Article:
- Hardcover: 296 pages
- Publisher: University of California Press; 1 edition (June 1, 2013)
- Language: English
- ISBN-10: 0520274067
- ISBN-13: 978-0520274068
- Product Dimensions: 6 x 1.2 x 9 inches
- Shipping Weight: 1.4 pounds (View shipping rates and policies)
- Average Customer Review: 16 customer reviews
- Amazon Best Sellers Rank: #44,352 in Books (See Top 100 in Books)
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Doing the Best I Can: Fatherhood in the Inner City 1st Edition
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From the Inside Flap
With a clear-eyed honesty and frankness, Edin and Nelson probe the experiences of fathers among our urban poor, and what they discover is both surprising and hopeful. Edin and Nelson should be applauded for their bold on-the-ground research which pushes us to consider that men whose lives are often marked by disorder having children can often be a stabilizing force. Doing the Best I Can turns many of our assumptions about fatherhood on their head.” Alex Kotlowitz, author of There Are No Children Here
"Doing the Best I Can will change the way we think about unwed fatherhood in the inner city. The book, based on in-depth interviews with low-income black and white fathers in Camden NJ and Philadelphia, is a real page-turner. Nelson and Edin’s well-written narratives on the lives of low-income fathers, their role as fathers, and relationships with their children are replete with fresh insights. This compelling book is a must-read."William Julius Wilson, Lewis P. and Linda L. Geyser University Professor, Harvard University
I am confident that this book will instantly become the leading source of information on the nature of unwed fatherhood today. It shows a new path of intimate life for unwed young men, suggesting that marriage is no longer central in low-income young adults’ intimate partnerships. It will be an eye-opener, a detailed portrait we have not seen before.”Andrew Cherlin, Johns Hopkins University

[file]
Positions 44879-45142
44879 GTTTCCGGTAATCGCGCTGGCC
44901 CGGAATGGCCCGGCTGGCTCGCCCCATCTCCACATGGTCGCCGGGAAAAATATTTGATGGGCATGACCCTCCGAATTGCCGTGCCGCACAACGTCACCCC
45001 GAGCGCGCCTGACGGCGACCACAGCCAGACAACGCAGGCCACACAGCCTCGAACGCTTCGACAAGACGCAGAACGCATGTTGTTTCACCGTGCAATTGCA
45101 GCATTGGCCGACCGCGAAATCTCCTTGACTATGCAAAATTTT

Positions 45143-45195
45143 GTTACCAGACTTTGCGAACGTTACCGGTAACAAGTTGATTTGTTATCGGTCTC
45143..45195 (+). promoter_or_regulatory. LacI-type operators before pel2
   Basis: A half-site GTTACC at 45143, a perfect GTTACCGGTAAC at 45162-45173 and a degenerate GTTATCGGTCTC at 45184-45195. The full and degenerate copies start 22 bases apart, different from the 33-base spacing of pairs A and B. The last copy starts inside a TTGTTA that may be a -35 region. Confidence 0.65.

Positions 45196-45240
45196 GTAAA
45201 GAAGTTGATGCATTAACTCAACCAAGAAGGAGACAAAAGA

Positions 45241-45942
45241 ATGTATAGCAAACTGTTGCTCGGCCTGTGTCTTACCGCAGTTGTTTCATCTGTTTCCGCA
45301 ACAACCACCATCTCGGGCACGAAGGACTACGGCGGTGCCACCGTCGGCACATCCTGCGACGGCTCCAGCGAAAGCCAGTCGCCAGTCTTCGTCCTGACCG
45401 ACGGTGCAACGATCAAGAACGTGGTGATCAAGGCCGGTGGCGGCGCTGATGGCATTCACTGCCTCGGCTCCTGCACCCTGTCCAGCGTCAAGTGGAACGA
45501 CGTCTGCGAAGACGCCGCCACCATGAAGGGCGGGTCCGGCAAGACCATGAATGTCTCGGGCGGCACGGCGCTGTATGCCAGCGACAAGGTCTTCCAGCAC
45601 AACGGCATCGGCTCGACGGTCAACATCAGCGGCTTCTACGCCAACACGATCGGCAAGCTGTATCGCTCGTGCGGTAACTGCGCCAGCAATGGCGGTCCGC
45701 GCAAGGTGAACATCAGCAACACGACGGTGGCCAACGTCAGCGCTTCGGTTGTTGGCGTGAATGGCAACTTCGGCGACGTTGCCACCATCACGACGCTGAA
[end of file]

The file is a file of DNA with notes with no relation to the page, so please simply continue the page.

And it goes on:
This book smashes the stereotype of poor dads as the hit and run’ or deadbeat’ men who care only about casual sex and have no interest in the resulting kids. It is also unflinchingly honest about the sometimes egregious behavior of the men. Its poignant narratives and astute analysis make it the book to read on poor fathers.”Paula England, New York University
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They found a surprising number of men who wanted and tried to be part of their children's lives although they were rarely able to provide for their support and had definitions of fatherhood that differed from traditional middle class standards. A number had been influenced to change destructive habits by having a child in their life. The authors suggest hope for policies involving these men more extensively in their children's lives, but to an untrained outsider the almost universal lack of education, a steady job, ability to maintain sobriety or avoid criminal activities make such goals noble but questionable. They would certainly need the assistance of role models which none of them have ever had.